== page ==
Stir-fried Balsam Pear

It is a myth that bitter gourds (Balsam pear) are always bitter. Onions & bitter gourd share a similarity: they both have strong flavors when eaten raw and lose their flavors when cooked. Thus bitter gourds taste bitter when taken raw, when cooked its bitterness reduced by half, when deep fried they are slightly bitter, and when fried in low temperature for a long time bitterness can be totally eliminated.

bgp3 Stir-fried Balsam Pear

So we can very well eliminate the bitterness to a large extent by adopting various cooking practices, and let us encourage our family especially the kids to include Balsam pear in their diets considering the health benefits listed below.

Ayurvedic properties of bitter gourd:

bgp7 Stir-fried Balsam Pear
  • Taste (Rasa): Bitter (tikta)
  • Qualities (Guna):  Light to digest (laghu)
  • Potency (Veerya): Hot (ushna), so it is better to avoid during summer.
  • Action (Karma):  Destroys the effects of kapha & pitta dosha (kapha pitta hara).
  • Benefits:  Reduced blood sugar (prameha), treat anorexia with improved appetite (arochaka), improved digestion (deepana), treat worm infestation (krumihara), treat chronic respiratory disorders (shwasa), treat bleeding disorders (raktapitta).

Pagarkai poriyal tastes delicious with paruppu sadam & also with thayir sadam and it goes well with sambar, rasam, or any kuzhambu.

bgp4 Stir-fried Balsam Pear

Here I have used small varieties of bitter gourd (mithi pagal). I have steamed them before stir frying to reduce the frying time and also to eliminate the bitterness as much as possible. As I stir fried them along with pungent shallots and sweet coconut one can barely notice their bitter flavor. Nevertheless I have not tried to mask their flavors with other strong flavors of tamarind (sour), jaggery (sweet), or chilli powder (spicy). Now lets see how we can prepare delicious pavakkai poriyal :

Time taken: 30 min.

Yields: 1 cup (200 ml)


  1. Coconut oil – 2 tbsp
  2. Mustard seeds – ¼ tsp
  3. Blackgram (split) – ½ tsp
  4. Curry leaves – 2 sprigs
  5. Shallots (sambar vengayam) – 20 Nos.
  6. Coconut strips – 5 Nos. (each 2″)
  7. Bitter gourd (pagarkai) – 300 grams
  8. Red chilli powder – 1 tsp
  9. Salt – ¾ tsp
bgp2 Stir-fried Balsam Pear

Cooking procedure:

  • Slice bitter gourds lengthwise after trimming the ends & removing hard seeds as shown below.
  • Steam bitter gourd slices for 5 min. or until soft.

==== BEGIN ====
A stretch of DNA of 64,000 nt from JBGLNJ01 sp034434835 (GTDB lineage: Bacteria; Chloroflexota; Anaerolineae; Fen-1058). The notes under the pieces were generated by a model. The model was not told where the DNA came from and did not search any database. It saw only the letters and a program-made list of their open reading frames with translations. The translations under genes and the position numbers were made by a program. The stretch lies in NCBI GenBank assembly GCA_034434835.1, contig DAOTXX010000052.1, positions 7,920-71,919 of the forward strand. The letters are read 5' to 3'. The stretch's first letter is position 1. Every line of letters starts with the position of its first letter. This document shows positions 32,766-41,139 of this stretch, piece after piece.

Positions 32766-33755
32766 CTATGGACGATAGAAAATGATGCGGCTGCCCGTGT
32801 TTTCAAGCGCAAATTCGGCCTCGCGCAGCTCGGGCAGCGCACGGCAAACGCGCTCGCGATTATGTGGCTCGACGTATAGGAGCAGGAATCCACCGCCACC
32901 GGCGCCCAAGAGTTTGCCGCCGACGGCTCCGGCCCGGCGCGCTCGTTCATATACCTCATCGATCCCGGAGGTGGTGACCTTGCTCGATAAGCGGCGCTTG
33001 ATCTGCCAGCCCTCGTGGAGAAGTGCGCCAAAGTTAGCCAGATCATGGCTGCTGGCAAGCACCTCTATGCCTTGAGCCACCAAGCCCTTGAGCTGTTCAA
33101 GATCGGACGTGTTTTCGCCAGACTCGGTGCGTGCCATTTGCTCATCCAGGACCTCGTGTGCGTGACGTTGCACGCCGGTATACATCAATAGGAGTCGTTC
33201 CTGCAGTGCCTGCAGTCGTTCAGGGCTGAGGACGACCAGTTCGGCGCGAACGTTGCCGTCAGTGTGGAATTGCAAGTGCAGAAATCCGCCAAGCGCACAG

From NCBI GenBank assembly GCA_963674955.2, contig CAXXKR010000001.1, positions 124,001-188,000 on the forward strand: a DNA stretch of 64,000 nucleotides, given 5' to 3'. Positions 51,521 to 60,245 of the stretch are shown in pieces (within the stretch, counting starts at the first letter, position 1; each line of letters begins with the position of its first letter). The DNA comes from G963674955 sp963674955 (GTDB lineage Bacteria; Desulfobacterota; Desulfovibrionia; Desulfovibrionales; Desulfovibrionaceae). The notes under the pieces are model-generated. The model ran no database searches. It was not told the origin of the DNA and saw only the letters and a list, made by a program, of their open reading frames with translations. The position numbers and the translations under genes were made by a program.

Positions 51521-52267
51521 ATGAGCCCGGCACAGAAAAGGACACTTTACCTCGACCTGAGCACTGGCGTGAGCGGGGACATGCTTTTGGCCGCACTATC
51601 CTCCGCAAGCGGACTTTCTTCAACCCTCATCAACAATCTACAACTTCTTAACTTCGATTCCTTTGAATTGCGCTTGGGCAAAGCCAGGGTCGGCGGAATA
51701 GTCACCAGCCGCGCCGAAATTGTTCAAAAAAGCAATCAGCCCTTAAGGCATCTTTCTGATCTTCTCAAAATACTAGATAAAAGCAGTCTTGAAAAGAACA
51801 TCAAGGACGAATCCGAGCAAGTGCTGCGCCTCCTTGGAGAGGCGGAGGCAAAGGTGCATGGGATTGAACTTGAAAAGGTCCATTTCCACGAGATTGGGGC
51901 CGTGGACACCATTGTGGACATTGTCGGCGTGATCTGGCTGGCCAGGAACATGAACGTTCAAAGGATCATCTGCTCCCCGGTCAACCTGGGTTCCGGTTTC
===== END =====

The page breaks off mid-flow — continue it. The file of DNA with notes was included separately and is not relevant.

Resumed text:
bgp1 Stir-fried Balsam Pear
  • Meanwhile peel shallots and slice them lengthwise.
  • Slice coconut strips into thin teeth.
bgp6 Stir-fried Balsam Pear
  • Heat a pan with oil in medium flame and add mustard seeds into the pan.
  • When they begin to crackle add black gram and fry until golden.
  • Add sliced shallots, coconut teeth and curry leaves.
  • Saute until shallots turn translucent.
  • Add red chilli powder into the pan and fry for few seconds.
  • Add steamed bitter gourd followed by salt.
  • Saute until the volume is almost reduced to half for about 5 min.
  • Now stir fried bitter gourd is ready to serve.
bgp Stir-fried Balsam Pear

68 comments on “Stir-fried Balsam PearAdd yours →

  1. I love looking at your recipes. It is good to encourage children to eat all kinds of things, and if you introduce it to them, they may really want it later in life when they need it.

  2. Not really my children’s favorite but mine for sure. My mother says that washing bitter gourd with some salt will also reduce the bitterness. But I like it just like that, bitterness and all, just ensure I add the right amount of green chillies to adjust to its bitter taste.
    Simple and easy, I make mine just like this, Megala.

    1. We all follow different ways to mask the bitterness, anyways it is really nice to feel a tinge of bitterness, isn’t it? 🙂

      1. Wise words, Megala! Yes, it is in bitterness that the worth of sweet is enhanced. A god example will be the Kerala dish Avial where my mother insists that we add a piece of balsam pear just to balance taste. This so applies to a balanced life too!

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